Whew! You’ve revised your resume, updated all of the information on it and incorporated all of the right keywords. You must be exhausted and so ready to apply to your dream job. However, before uploading that PDF resume, there are a few key things to double-check.
The number one thing to check on your resume before clicking ‘submit’ is your grammar and spelling. Don’t just rely on Microsoft Word to catch misspellings — read and re-read your resume to catch potential errors. Then, send your resume to a friend to have them read through with a ‘fine tooth comb’.
As a general rule, if an action or accomplishment on your resume is in the past, use the past tense. However, if you are speaking about a current role and current accomplishments, use the present tense. Hiring managers cringe when they see this mistake on a resume, so as you’re editing, be sure to use the correct tense: manage vs. managed, deliver vs. delivered, execute vs. executed.
Clarity is key. Your resume should clearly state what you do, what you have accomplished, and what your narrative is. If you are applying to be a social media manager, make sure your experience in that field shines through in your resume. Sure, you have also worked in PR or marketing, but when a hiring manager looks at your resume, they should be clear about the narrative you’re trying to tell. You can ensure that hiring managers and recruiters are clear by
A pet-peeve of recruiters is a resume with three or five different fonts. Stick to the basics — Helvetica, Times New Roman, Lato. Resist the urge to “stand out from the crowd” by employing multiple fonts and various sizes. Two fonts and two sizes, max.
A resume is not the place to get verbose or to use highfalutin language. Get it?! If you don’t normally use certain language, do not pick up the thesaurus to try to include the most “smart-sounding” words you can find. A resume should be an accurate and complimentary reflection of you and your work product. Using lofty language is a surefire recruiter turn-off.
You’ve spent hours formatting your resume and getting the bullet points to line up perfectly so that your entire work history fits on two pages. Don’t lose that perfect format by sending a resume as a Microsoft Word doc. Use a PDF and ensure clear delivery. And don’t worry: PDF resumes are no longer a problem for an employer’s applicant tracking system (ATS). Keyword searches and matching requirements will still be possible in a PDF format.
“Substantiate your accomplishments with numbers,” says Nicole Cox, Chief Recruitment Officer at Decision Toolbox. Some recruiters prefer to see actual numbers (such as “cut manufacturing costs by $500,000”), while others prefer percentages (“cut manufacturing costs by 15 percent”). Either way, provide enough context to show the impact and do not rely on generalities to get your point across.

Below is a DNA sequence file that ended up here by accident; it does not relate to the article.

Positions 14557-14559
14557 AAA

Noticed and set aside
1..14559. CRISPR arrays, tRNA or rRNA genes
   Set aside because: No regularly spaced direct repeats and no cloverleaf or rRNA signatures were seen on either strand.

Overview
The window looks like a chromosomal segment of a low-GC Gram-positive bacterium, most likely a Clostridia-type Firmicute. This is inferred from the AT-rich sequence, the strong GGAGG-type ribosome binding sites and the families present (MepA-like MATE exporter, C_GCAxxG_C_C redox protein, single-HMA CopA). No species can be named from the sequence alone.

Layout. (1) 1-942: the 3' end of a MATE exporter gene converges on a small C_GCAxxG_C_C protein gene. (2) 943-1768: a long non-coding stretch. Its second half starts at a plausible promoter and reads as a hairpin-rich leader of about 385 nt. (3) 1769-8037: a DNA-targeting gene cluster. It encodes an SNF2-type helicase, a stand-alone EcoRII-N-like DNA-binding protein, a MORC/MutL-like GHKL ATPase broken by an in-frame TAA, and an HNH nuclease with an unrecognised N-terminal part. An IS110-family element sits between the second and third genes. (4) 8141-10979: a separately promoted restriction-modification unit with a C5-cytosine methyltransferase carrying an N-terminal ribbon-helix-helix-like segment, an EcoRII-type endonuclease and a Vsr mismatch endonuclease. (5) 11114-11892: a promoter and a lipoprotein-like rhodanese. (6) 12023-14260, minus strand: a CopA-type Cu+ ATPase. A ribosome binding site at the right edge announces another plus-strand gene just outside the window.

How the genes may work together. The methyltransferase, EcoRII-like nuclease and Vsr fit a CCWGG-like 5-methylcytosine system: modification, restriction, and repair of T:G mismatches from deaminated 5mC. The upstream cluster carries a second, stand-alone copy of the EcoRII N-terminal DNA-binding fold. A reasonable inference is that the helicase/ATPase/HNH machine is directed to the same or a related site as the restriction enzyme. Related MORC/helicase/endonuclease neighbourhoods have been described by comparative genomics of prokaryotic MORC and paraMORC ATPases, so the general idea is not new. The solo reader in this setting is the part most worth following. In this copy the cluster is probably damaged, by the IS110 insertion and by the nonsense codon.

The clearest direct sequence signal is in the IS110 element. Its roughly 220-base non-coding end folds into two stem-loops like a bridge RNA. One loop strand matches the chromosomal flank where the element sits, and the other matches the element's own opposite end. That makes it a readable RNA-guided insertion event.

Please refrain from naming your resume file “Resume.pdf” or “JacksonResume.pdf” try to be specific. This is for your benefit as well as the recruiter. The best way to name a resume is to include your full name, month, and year. For example, “AmyElisaJackson-May2017.pdf.” This lets the recruiter know who you are and reminds you of the date of the last revision of this resume. This way, you won’t be confused by which draft is which.
When editing a resume or CV, the sole focus is often on the content. However, it’s important to think about the ease (or difficulty) of reviewing the resume. Ensuring your resume is readable is an important final check before submitting it alongside a job application. After all, your resume is a crucial test not only of your skills but of your ability to communicate clearly, succinctly and in a reader-friendly way. Cut the clutter. Hold your resume away from you and look at it from afar — if it looks like a lot to read, then it is. Make sure to leave some white, blank space for ease of reading. Consider using bold font to draw the reader’s eye to important accomplishments, companies, or results. This gives a recruiter or hiring manager the ability to skim and instantly see the key points.
Fact checking your resume is a must. It’s too easy to fib or tell little white lies when it comes to your impact on a project or when it comes to your skills. A final read through of your resume should be an ‘honesty gut-check.’ “Skills are the most common resume lies,” writes Heather Huhman, career expert, experienced hiring manager, and founder & president of Come Recommended. “Telling the truth about your skills can set you up for success. You can still land the [job] by being honest, and can gain valuable training and learning experiences on the job.”